Is grav the right solution for a heaily tag-reliant website?

Hi, I love Grav, and have been playing with it locally for a while. Now, I would like to use it in production for my website - architectural design & education tutorials - which is currently running wordpress.

What I am not quite sure yet about is how the flat-file structure works with getting/sorting tagged content and the speed compared to a dynamic CMS.

Here is the structure of the website:

  • portfolio - with finished projects, each having a tag (eg. competition, freelance work, residential, commerica, etc)
  • weekly blog posts with works in progress - the intention here is that within the blog posts there are sections, each being tagged with a relevant project for example
  • education section with paywall - with videos hosted on other platforms, as well as articles

In terms of amount of content, initially there will be less than 20 portoflio items, about 40 or so education items, and then the weekly work will built onto itself.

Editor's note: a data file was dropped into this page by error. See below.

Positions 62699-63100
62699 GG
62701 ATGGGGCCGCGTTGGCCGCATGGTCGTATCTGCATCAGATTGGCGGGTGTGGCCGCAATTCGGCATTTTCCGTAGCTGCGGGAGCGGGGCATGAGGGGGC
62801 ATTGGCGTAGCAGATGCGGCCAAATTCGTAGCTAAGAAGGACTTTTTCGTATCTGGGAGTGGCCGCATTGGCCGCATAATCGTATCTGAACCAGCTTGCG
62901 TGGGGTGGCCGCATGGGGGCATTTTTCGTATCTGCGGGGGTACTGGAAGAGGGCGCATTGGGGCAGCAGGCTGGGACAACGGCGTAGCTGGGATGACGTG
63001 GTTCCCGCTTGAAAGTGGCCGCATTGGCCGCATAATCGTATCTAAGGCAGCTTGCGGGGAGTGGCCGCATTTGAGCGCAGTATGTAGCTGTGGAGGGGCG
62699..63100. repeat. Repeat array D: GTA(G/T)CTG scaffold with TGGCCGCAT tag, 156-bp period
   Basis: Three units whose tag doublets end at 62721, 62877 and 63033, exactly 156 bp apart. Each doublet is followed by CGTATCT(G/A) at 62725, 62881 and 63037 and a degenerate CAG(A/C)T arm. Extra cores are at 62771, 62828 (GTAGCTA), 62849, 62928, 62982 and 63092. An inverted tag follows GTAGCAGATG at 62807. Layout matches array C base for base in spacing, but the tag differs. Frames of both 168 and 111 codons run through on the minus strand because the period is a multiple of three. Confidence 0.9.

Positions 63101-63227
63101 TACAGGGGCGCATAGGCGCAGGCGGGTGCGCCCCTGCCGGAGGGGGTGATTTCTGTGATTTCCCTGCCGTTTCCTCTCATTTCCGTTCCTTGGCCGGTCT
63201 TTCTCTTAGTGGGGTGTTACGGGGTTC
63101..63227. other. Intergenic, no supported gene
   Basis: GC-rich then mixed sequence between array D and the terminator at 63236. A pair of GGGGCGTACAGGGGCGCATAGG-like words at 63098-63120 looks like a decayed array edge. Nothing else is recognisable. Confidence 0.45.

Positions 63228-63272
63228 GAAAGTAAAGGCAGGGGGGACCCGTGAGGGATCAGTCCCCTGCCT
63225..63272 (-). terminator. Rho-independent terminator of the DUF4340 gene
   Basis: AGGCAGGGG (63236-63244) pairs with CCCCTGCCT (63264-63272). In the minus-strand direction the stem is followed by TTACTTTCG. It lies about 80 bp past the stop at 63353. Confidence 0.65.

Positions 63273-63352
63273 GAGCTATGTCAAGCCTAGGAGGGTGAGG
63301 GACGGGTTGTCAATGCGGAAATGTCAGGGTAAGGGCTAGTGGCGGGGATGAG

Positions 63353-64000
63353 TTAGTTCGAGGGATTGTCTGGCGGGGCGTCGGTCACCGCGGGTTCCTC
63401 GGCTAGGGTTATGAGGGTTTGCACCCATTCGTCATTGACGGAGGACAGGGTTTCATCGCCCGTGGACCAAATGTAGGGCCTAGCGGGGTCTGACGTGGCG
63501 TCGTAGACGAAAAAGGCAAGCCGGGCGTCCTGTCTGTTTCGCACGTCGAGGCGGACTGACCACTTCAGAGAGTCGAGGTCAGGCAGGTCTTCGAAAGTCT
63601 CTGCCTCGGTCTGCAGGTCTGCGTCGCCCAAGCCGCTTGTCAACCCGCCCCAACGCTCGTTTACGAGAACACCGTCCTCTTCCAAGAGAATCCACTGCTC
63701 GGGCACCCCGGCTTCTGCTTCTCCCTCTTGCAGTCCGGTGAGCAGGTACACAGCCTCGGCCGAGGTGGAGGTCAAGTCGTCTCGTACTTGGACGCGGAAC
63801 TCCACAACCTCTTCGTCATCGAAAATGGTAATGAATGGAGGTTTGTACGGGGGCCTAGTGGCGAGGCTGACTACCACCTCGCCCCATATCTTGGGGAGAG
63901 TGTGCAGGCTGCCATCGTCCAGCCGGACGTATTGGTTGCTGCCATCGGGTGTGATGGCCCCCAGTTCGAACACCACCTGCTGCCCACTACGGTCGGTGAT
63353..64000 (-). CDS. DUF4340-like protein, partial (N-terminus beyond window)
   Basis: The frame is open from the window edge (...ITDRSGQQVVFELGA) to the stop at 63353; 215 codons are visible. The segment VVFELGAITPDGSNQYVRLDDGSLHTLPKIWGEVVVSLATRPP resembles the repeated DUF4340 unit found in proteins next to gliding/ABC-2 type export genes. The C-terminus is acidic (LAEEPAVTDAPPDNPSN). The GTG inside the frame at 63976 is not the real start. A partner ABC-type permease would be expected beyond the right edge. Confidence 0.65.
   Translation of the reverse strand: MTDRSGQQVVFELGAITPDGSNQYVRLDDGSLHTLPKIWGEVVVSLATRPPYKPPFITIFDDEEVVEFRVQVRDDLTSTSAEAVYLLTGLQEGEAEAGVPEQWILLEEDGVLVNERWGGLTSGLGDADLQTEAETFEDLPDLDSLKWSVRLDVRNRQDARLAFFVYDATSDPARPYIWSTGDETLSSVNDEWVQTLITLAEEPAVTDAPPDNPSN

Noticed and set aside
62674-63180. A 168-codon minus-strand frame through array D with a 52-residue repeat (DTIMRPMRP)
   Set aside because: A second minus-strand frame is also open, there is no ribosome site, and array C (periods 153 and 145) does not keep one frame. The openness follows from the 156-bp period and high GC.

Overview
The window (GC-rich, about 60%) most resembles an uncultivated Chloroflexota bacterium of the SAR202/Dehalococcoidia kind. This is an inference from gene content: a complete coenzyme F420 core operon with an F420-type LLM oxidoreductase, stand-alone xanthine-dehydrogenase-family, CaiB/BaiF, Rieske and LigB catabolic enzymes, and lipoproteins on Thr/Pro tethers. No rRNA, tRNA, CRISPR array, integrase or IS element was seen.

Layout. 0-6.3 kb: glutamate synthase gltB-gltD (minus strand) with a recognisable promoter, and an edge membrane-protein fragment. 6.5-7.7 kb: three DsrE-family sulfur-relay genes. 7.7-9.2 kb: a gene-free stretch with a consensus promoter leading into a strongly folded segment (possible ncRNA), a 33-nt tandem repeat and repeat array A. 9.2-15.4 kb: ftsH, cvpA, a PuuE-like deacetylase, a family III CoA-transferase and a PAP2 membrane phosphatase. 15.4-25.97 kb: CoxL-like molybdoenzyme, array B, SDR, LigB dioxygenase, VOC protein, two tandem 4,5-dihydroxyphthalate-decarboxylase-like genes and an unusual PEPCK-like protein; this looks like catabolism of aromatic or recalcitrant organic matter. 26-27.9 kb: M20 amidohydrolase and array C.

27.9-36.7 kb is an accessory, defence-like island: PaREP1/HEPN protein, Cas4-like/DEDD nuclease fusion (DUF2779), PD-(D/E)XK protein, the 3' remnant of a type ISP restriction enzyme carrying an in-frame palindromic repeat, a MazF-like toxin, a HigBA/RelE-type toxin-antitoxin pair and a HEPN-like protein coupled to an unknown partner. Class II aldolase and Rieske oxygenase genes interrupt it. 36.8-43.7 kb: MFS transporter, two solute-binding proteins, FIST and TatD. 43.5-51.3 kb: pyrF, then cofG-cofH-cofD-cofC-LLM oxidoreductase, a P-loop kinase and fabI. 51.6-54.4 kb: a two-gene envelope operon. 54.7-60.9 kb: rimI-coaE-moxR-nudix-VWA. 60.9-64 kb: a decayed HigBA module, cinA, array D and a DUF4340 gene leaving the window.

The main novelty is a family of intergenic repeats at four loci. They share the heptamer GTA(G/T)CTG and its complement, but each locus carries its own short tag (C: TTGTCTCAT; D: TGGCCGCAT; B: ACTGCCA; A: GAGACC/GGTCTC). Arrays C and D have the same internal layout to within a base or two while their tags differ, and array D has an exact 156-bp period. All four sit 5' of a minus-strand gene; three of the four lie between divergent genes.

I can tell you that Grav will not be your primary bottleneck. Are you running into performance issues in testing? The amount of content you’re describing is tiny. Flat-file will be faster almost by definition because you cut out all the database calls. Grav caching works great, and you can enhance it further.

Obviously if you’re moving from a hosted Wordpress install where scaling is managed for you to a self-hosted Grav install, then you’re comparing apples and oranges. The hosting environment is the primary bottleneck.

Thank you. Your answer helps. Currently, it’s a self hosted wordpress site, and I have played with some other CMS packages before. I have become frustrated at the complexity of getting a wordpress site just to look right, and the premium themes have too many options that add significant overload that I am not interested anymore. Whereas Grav seems friendly enough for someone with basic html and css knowledge to get it to look right.

You are right that Grav gives you direct and transparent control of the theme. But you do have to be willing to get your hands a little dirty. And don’t forget to inherit the theme before customizing.